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SALT LAKE CITY — Charles Ellis, who said he has been diagnosed as bipolar, said when he was having a crisis several months ago, a concerned person called law enforcement for help.
But what happened next wasn’t exactly helpful — and escalated the situation rather than diffused it.
“The next thing I knew, about 10 police cars came up and lit my car up like daylight,” Ellis told lawmakers on a House committee Thursday.
Ellis said he was held at gunpoint, ordered out of his car, ordered to back up 30 feet across the parking lot, and told if he didn’t comply he would be shot with a stun gun. He was then handcuffed, searched and “pink sheeted” — or forced into an ambulance to be taken to a local health care facility.
“So I was taken in, put into a room, nothing more than a padded cell with a couple pieces of furniture bolted to the floor,” he said. “It took health care workers less than 30 minutes to determine I wasn’t a danger to myself.”
But it still took three more hours for him to be discharged. And since then, he and his insurance were billed for roughly $4,500.
“It was totally unnecessary,” Ellis said. “If someone had come out and talked to me, I know it would have been determined I wasn’t in crisis and danger to myself.”
While telling his story, Ellis sat next to his neighbor, Rep. Steve Eliason, R-Sandy, who is sponsoring HB32, which would change the way people like Ellis could get emergency response for mental health crises. Backers say it has the potential to revolutionize Utah’s emergency response to mental illness and crisis.
That bill — if its substantial fiscal note of over $21 million is approved — could help build several new crisis centers up and down the Wasatch Front. Those 24-hour facilities would be where people experiencing mental health episodes in need of emergency care could go, rather than being sent to hospital emergency rooms or jail cells.
The same bill would also expand “mobile outreach teams,” or what Eliason called “mental health ambulances,” into rural parts of Utah. The teams could meet people experiencing crisis in their homes or on the streets for treatment, rather than relying on police for emergency response.
That bill cleared its first legislative hurdle Thursday when it gained unanimous approval from the House Health and Human Services Committee, with lawmakers praising Eliason for carrying forward an effort that could be transformational for both Utah’s mental health and criminal justice systems.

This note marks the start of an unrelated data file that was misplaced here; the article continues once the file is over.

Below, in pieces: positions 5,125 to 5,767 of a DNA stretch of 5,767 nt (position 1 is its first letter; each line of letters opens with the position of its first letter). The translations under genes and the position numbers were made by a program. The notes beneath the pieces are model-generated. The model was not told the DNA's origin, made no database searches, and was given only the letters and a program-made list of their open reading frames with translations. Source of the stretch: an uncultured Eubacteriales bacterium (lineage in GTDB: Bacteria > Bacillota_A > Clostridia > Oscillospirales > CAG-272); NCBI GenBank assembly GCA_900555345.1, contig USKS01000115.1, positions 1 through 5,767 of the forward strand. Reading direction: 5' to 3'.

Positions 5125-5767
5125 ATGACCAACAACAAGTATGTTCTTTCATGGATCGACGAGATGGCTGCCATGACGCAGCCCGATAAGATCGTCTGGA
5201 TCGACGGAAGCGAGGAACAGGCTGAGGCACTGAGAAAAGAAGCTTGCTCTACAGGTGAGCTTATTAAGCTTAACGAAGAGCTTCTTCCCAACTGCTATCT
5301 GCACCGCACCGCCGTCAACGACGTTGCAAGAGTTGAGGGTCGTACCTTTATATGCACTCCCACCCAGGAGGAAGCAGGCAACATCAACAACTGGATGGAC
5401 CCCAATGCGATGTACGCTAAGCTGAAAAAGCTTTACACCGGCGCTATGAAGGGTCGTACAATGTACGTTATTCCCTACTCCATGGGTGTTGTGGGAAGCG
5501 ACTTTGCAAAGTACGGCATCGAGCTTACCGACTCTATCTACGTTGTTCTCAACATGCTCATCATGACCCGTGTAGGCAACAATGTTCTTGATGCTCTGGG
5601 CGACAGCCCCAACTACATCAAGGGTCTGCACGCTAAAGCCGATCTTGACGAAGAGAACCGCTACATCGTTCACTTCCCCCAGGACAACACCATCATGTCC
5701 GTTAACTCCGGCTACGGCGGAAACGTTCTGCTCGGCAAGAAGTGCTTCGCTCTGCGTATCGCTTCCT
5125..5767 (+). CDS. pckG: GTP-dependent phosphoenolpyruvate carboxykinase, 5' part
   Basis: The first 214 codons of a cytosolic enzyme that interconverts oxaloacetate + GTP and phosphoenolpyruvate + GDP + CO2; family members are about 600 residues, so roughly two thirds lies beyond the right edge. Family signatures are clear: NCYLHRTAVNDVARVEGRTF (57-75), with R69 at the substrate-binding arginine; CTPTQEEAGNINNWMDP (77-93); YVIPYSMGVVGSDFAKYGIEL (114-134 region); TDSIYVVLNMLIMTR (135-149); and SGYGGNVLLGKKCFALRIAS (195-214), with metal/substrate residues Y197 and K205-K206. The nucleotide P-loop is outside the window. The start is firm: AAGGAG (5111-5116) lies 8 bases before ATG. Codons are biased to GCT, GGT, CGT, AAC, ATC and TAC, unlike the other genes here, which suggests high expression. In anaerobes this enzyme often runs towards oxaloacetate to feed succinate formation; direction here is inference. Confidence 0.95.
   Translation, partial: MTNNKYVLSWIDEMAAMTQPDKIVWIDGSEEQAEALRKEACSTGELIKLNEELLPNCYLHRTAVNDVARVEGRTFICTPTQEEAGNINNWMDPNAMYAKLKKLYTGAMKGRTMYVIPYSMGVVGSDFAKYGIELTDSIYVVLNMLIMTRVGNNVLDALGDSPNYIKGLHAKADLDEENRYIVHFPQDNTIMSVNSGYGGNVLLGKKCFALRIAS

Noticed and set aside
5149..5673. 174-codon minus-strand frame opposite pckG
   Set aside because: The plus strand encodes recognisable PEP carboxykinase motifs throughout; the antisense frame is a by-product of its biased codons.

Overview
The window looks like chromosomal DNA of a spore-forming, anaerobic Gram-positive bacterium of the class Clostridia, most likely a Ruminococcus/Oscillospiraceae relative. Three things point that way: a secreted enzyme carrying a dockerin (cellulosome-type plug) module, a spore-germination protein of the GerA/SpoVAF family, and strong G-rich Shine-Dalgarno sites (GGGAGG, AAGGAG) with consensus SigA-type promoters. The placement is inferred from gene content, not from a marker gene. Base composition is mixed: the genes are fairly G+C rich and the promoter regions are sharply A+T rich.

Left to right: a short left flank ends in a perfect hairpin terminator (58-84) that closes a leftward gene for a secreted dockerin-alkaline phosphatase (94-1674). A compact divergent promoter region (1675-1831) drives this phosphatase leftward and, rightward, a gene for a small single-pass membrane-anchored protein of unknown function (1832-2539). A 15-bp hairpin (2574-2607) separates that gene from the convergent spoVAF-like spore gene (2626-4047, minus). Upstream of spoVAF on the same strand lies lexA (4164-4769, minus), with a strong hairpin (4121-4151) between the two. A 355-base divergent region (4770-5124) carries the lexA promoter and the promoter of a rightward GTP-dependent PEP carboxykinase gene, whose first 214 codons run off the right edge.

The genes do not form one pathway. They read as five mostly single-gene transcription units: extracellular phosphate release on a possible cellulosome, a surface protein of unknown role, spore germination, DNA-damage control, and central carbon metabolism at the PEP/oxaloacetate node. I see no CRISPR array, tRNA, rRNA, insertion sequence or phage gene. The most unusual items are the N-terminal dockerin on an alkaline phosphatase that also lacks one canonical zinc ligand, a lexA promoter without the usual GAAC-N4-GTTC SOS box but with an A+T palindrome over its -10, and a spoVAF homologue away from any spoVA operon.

Though the bill carries a substantial fiscal note — including $9.7 million in ongoing money and $11.5 million in one-time money for those crisis centers — amid what legislators have warned will be a tough budget year, there’s momentum building on Capitol Hill as political heavyweights like House Speaker Brad Wilson, R-Kaysville, have expressed early interest in it.
Plus, Eliason told lawmakers Thursday, there have been “significant commitments for support” from the private sector to help fund the effort.
A big-name donor that is already making significant investments in Utah mental health is the Huntsman family. In November, the Huntsman Foundation pledged a “historic” $150 million gift to the University of Utah to establish the Huntsman Mental Health Institute, hoping it would spark a statewide movement in the battle against mental illness, end stigmas and open doors to finding effective treatments.
David Huntsman, president of the Huntsman Foundation, pointed to that $150 million donation in an earlier Heath and Human Services Appropriations Subcommittee meeting Wednesday morning, telling lawmakers “we’re prepared to commit more than that if need be over time.”
“But our gift is not a replacement for public funding,” Huntsman added. “We want to fully leverage our gift together with public funding and all other sources of funding to the maximum benefit of this state.”
Eliason said he’s “acutely aware” of state leaders’ budget constraints this year following the collapse of a tax reform package, but he urged lawmakers to support the bill, saying the program is “scalable” depending on final funding.
“At the end of the day, we’ll have to sort things out in the budget and what we can fund, but perfect is the enemy of good,” he said.
The bill, unanimously approved, now heads to the House for consideration.